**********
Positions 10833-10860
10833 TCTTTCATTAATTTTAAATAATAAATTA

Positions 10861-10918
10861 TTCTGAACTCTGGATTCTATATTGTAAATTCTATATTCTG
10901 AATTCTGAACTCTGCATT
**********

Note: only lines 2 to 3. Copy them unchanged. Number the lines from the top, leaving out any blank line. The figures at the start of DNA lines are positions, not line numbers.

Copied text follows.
10833 TCTTTCATTAATTTTAAATAATAAATTA

Positions 10861-10918